LETTER FROM THE PUBLISHER
The Wright Stuff
In early 1910, this Chamber of Commerce made the most significant economic development achievement in its history. That relatively simple, yet brilliant, initiative by the business leaders of the day laid the foundation of what is today Maxwell-Gunter AFB, home of Air University – the intellectual and leadership center of the United States Air Force.
It began in February 1910 when Fred S. Ball, Sr., president of the Montgomery Commercial Club (the Chamber’s predecessor), recognized Wilbur Wright walking near the Court Square fountain and approached him regarding his visit to Montgomery.
Wright explained that he was seeking a location to establish a temporary training facility for pilots of his new invention, the airplane. Being an aggressive “Chamber developer,” Ball introduced Wright to Frank D. Kohn, a Montgomery businessman who owned a plantation site suitable for the venture. Kohn generously made the site available to Wright free of charge, and the Commercial Club (through the efforts of its members) secured the funds to erect a hanger facility to house the airplane and conduct training.
The residents of the community watched for months, fascinated as this craft lifted off the cotton field and flew over the residents near the downtown area and along the river. This economic development initiative with the Wrights, albeit short lived, lit a fire of passion for flight that has resonated in Montgomery now for 100 years!
Fueled by the opportunities presented by aviation, Montgomery business leaders created a strategy to secure aviation-based economic development. First came Taylor Field in 1917, as military aviation rapidly expanded during World War I, and then again in 1918, when Wright’s Field was opened as an engine and repair depot on the original Wright Brothers training site.
Later named Maxwell AFB, growth and prestige came quickly from the relocation of the Army Air Corp Tactical School, where strategies and tactics of airpower were developed and implemented to great acclaim in World War II. These achievements led to the March 1946 formation of Air University, now known as the intellectual and leadership center of the United States Air Force.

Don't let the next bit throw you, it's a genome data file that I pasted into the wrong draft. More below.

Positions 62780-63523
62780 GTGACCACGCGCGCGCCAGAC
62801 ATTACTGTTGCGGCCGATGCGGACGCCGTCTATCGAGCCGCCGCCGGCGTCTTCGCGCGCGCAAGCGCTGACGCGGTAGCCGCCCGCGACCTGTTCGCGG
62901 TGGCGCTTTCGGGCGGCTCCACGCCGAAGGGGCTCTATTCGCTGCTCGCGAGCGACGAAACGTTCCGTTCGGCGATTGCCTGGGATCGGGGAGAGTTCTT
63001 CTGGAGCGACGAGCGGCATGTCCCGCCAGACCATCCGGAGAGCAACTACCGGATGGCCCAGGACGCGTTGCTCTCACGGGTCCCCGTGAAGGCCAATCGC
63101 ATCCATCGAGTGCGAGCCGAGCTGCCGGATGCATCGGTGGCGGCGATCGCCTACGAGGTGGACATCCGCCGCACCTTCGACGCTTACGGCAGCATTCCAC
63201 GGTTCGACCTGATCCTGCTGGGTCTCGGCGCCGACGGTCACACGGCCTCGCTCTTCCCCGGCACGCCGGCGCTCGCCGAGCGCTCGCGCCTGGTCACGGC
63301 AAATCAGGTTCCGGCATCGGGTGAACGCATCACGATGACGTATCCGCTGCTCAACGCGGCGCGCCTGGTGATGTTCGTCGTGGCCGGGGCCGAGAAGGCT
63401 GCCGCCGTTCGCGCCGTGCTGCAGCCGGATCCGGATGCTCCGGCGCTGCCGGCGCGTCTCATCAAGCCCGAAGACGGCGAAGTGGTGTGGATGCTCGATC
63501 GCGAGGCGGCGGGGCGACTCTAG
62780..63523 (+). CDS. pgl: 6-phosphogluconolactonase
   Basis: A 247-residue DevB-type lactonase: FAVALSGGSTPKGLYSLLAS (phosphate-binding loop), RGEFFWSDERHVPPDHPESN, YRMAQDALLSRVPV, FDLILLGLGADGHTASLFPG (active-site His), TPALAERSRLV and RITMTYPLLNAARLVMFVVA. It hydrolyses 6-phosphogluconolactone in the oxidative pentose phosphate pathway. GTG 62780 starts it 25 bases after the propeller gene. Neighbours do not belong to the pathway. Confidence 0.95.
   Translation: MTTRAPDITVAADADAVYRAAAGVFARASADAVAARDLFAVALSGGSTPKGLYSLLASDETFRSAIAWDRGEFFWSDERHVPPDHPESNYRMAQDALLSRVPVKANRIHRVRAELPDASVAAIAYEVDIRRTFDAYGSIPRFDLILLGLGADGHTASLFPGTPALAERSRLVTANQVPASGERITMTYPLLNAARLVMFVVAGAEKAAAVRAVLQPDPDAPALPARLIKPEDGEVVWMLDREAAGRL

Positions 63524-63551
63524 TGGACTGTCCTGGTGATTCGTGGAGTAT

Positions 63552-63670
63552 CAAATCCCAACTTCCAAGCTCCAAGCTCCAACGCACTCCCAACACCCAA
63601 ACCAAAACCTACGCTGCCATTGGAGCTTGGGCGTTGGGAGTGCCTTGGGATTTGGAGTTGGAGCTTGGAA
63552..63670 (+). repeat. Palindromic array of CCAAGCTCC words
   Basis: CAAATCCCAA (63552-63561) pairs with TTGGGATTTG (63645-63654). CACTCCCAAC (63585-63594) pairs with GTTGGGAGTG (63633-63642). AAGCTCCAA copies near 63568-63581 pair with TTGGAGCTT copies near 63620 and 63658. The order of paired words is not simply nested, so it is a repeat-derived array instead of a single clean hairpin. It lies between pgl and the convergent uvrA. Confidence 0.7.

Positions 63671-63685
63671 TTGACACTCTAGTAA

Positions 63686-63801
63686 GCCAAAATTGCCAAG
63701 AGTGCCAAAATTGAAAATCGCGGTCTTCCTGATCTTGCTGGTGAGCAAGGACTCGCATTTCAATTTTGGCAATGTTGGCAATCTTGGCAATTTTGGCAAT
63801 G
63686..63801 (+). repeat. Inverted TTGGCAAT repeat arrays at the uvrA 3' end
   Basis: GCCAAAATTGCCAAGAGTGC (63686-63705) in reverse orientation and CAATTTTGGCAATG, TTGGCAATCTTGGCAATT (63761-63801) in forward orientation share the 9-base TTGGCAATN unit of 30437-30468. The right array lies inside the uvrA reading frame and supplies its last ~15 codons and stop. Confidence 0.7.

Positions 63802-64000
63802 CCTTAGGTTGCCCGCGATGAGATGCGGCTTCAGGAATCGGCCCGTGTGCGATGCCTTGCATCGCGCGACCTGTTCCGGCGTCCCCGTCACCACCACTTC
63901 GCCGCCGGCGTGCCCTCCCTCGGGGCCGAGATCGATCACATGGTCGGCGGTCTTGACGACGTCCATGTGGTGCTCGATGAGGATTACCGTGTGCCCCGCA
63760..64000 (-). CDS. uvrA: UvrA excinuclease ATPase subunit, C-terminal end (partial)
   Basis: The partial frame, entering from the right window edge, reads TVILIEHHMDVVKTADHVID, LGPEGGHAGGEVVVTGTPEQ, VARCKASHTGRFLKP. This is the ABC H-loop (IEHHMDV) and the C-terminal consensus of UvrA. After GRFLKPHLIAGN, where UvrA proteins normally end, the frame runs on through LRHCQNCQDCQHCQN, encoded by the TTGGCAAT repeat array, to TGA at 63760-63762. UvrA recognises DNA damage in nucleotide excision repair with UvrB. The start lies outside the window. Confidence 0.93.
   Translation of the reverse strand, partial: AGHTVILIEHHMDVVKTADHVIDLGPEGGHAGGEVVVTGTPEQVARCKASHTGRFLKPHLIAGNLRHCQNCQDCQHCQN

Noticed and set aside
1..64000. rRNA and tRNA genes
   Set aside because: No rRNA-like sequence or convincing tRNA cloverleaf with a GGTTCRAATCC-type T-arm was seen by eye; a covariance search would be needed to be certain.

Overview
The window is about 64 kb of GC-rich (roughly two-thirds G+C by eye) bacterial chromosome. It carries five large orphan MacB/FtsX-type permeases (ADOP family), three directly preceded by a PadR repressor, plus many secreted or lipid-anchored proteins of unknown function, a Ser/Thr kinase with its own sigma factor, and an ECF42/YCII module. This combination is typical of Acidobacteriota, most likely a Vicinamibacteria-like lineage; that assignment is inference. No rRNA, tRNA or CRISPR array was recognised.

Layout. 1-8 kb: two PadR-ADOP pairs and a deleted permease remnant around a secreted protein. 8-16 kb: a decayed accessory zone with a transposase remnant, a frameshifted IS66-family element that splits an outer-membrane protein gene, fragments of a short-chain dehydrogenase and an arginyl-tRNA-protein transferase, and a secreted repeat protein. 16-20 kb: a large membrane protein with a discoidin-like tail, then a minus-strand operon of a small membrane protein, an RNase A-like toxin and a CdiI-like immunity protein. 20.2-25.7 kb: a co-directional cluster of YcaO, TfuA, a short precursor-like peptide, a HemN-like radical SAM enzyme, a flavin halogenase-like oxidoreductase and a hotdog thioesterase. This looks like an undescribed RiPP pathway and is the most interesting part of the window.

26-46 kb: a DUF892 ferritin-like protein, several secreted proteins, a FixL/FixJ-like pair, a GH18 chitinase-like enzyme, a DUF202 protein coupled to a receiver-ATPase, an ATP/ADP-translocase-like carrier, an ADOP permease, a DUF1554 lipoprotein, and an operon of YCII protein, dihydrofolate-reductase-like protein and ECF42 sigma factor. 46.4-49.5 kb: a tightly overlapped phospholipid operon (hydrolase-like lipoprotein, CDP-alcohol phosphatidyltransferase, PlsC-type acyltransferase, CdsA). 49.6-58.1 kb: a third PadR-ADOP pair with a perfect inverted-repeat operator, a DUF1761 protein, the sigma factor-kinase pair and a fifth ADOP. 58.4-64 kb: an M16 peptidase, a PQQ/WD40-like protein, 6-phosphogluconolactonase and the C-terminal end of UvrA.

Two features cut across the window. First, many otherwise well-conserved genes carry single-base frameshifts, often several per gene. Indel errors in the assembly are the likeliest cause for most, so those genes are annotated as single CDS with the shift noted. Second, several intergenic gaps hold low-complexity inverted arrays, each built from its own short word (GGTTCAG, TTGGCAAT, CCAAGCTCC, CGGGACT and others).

Most recognize the importance of a Maxwell-Gunter’s $1.5 billion economic impact; however, I believe an even greater benefit of this phenomenal entity is the contribution of its people. They are among the world’s most well trained, well educated population – many of whom have lived all over the world, and some of whom are international world leaders.
This large presence of individuals and families, with its incredible array of diversity, intelligence and leadership, engage daily in the civic aspects of our community– our churches, our schools and our neighborhoods – giving Montgomery a more cosmopolitan flavor, especially for a city in the Deep South. Certainly, the presence of Maxwell-Gunter and Air University make Montgomery a far better place in which to live, work and play.
Freedom truly is not free, and I know that the citizens of Montgomery and the River Region are justifiably proud knowing that, through the contributions of their neighbors, the men and women of Maxwell-Gunter Air Force Base, they have a major stake in securing peace throughout the world.
Randall L. George,PUBLISHER
PRESIDENT, MONTGOMERY AREA CHAMBER OF COMMERCE